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Thread: A ?Legal? Problem

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    A ?Legal? Problem

    I find myself in a position where I need to write a new will - the last one is thirty years old and no longer fully appropriate.

    Herein lies the problem, I can easily write a program that expresses exactly what I want (and, indeed, I have it on the screen in front of me). What I can't do is to write it down in a way that satisfies me that it's unambiguous and legally binding.

    Do you think that the probate office would accept the code?

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    Re: A ?Legal? Problem

    I'm quite certain that it would, yes. Though I still prefer wills with superfluous and olsolete introductions - maybe it could go in as a comment?

    // In the name of God, Amen.
    // I declare this my last will and testament, being of sound mind though weak in body

    etc.
    Nullius in verba|||||||||||
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    Re: A ?Legal? Problem

    What is UK law on wills? Are trusts recognized? Just curious?

    In the US wills are often used for less valuable property while trusts (living mostly) are used for the higher value items like money, expensive jewelry and the like. The difference is that trusts are passed directly along to the holder without any interference and a will must pass through probate court, which can be costly in both time and monetary value. Wills are also easily contested.

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    Re: A ?Legal? Problem

    Quote Originally Posted by Ahso! View Post
    What is UK law on wills? Are trusts recognized? Just curious?

    In the US wills are often used for less valuable property while trusts (living mostly) are used for the higher value items like money, expensive jewelry and the like. The difference is that trusts are passed directly along to the holder without any interference and a will must pass through probate court, which can be costly in both time and monetary value. Wills are also easily contested.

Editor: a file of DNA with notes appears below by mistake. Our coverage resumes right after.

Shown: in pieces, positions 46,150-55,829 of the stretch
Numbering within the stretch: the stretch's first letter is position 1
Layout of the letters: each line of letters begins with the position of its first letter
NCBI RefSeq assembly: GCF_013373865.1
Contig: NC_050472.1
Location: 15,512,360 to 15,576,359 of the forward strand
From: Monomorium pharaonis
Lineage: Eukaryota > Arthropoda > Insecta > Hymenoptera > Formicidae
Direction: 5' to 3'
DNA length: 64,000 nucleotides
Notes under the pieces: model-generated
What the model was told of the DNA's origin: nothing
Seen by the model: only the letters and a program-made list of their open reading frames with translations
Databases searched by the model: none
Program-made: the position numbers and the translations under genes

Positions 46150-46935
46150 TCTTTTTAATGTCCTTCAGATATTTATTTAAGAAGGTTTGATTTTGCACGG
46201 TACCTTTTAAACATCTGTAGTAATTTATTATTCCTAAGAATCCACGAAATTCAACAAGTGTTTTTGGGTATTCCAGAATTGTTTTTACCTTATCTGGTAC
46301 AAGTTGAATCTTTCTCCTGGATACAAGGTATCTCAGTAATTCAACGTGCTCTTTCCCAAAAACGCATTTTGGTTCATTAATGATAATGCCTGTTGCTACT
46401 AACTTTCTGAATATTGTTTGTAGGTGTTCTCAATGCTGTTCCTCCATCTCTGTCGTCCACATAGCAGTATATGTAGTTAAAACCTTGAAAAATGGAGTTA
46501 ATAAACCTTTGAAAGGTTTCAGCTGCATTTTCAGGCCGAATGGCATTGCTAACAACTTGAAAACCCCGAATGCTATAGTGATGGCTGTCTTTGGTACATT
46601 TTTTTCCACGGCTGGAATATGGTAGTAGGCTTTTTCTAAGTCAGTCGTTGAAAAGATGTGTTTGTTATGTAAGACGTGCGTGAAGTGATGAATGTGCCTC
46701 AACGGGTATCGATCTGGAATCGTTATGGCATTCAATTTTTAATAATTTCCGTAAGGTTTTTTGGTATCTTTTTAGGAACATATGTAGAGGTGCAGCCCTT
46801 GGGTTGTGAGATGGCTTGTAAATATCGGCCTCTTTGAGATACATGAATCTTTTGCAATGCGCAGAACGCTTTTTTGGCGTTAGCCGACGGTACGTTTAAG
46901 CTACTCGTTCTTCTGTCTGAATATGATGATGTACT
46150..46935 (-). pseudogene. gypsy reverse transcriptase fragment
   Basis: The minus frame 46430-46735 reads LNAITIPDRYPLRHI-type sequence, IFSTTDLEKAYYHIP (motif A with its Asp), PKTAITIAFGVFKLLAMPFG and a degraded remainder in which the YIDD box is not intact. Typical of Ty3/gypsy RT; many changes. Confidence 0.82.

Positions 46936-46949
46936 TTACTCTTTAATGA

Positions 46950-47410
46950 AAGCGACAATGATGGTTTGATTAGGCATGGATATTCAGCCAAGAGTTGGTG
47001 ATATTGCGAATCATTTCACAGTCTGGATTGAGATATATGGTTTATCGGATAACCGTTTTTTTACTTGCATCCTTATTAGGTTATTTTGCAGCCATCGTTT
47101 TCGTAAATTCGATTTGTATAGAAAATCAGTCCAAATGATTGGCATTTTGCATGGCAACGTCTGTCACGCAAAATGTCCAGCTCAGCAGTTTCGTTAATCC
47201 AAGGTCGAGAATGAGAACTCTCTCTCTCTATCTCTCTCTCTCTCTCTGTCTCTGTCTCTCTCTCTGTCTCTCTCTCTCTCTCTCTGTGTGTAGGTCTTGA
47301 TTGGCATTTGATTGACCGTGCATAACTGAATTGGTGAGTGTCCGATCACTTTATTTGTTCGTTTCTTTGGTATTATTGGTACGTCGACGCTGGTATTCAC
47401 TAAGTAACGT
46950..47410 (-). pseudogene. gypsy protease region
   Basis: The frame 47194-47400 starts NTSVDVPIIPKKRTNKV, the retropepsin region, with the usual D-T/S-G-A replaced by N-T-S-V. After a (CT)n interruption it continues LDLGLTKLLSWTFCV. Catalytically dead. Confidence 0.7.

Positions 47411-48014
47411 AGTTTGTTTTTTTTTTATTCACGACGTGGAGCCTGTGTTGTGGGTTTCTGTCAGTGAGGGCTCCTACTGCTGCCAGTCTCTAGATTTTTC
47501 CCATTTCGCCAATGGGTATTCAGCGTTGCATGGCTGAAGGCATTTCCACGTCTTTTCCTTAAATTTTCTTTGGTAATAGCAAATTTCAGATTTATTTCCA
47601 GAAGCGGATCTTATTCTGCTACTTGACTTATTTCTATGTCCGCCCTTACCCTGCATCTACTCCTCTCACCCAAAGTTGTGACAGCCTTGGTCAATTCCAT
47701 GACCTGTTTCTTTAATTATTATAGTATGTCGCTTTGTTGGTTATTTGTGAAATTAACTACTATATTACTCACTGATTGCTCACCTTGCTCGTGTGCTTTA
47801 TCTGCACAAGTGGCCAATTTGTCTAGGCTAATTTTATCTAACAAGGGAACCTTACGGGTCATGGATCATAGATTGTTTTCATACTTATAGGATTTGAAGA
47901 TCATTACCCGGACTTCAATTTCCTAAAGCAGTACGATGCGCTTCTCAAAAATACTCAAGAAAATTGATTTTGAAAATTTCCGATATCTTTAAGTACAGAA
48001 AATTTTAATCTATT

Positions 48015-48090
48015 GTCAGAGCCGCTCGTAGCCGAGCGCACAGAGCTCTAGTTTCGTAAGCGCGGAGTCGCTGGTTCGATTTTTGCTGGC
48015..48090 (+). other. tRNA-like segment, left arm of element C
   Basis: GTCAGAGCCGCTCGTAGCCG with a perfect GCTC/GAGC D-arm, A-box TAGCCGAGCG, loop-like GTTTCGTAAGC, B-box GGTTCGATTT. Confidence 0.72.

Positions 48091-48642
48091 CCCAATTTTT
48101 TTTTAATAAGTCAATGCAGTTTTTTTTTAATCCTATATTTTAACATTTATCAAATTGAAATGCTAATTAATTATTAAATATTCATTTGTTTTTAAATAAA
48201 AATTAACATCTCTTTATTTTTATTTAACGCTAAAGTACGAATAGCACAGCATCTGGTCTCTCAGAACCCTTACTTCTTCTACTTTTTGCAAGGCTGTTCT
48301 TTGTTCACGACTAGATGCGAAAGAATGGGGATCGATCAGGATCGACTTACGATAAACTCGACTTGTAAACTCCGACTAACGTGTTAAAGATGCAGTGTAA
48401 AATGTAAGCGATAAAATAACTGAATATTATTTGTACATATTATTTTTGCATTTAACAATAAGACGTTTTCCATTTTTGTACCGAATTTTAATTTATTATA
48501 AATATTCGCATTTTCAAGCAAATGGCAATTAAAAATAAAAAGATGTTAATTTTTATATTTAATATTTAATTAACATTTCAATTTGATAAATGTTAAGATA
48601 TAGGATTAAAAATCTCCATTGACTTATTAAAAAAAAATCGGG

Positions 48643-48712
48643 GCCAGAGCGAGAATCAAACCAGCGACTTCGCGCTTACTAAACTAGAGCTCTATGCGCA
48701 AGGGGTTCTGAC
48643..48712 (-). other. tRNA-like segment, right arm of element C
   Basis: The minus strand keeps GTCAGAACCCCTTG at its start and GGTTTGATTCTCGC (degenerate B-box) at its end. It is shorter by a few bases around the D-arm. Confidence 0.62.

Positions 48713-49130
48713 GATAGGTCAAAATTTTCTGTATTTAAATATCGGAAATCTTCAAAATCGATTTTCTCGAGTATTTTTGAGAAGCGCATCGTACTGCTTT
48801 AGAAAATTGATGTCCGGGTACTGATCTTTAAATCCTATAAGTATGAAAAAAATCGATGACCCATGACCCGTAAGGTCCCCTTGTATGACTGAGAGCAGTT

I know you can set up trusts but I honestly know nothing about them - maybe I should investigate.

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    Re: A ?Legal? Problem

    Quote Originally Posted by Bryn Mawr View Post
    I know you can set up trusts but I honestly know nothing about them - maybe I should investigate.
    Yes, I definitely recommend you do. Attorneys in the US go to great lengths to advise against living trusts because they don't make money off them. And trusts are very simple to do.

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    Re: A ?Legal? Problem

    Quote Originally Posted by Ahso! View Post
    Yes, I definitely recommend you do. Attorneys in the US go to great lengths to advise against living trusts because they don't make money off them. And trusts are very simple to do.
    Thanks for the heads up

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    Re: A ?Legal? Problem

    I just looked at Legal Zoom's website. They make it seem like trusts are difficult and expensive which just isn't true unless you hire an attorney to set it up of course.

    A living trust is a simple document that you list accounts and property in. Legal Zoom describes that as an expensive process of funding the trust. Just plain poop.

    What one might expect from OJ's former attorney Robert Shapiro.

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    Re: A ?Legal? Problem

    Quote Originally Posted by Ahso! View Post
    I just looked at Legal Zoom's website. They make it seem like trusts are difficult and expensive which just isn't true unless you hire an attorney to set it up of course.

    A living trust is a simple document that you list accounts and property in. Legal Zoom describes that as an expensive process of funding the trust. Just plain poop.

    What one might expect from OJ's former attorney Robert Shapiro.
    It looks as though a living trust is unlikely to help but a will trust should do exactly what we want.

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    Re: A ?Legal? Problem

    What's the difference between the two?

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    Re: A ?Legal? Problem

    Register to remove this ad.
    Quote Originally Posted by Ahso! View Post
    What's the difference between the two?
    The first takes effect as soon as it's enacted whilst the second only takes effect at death.

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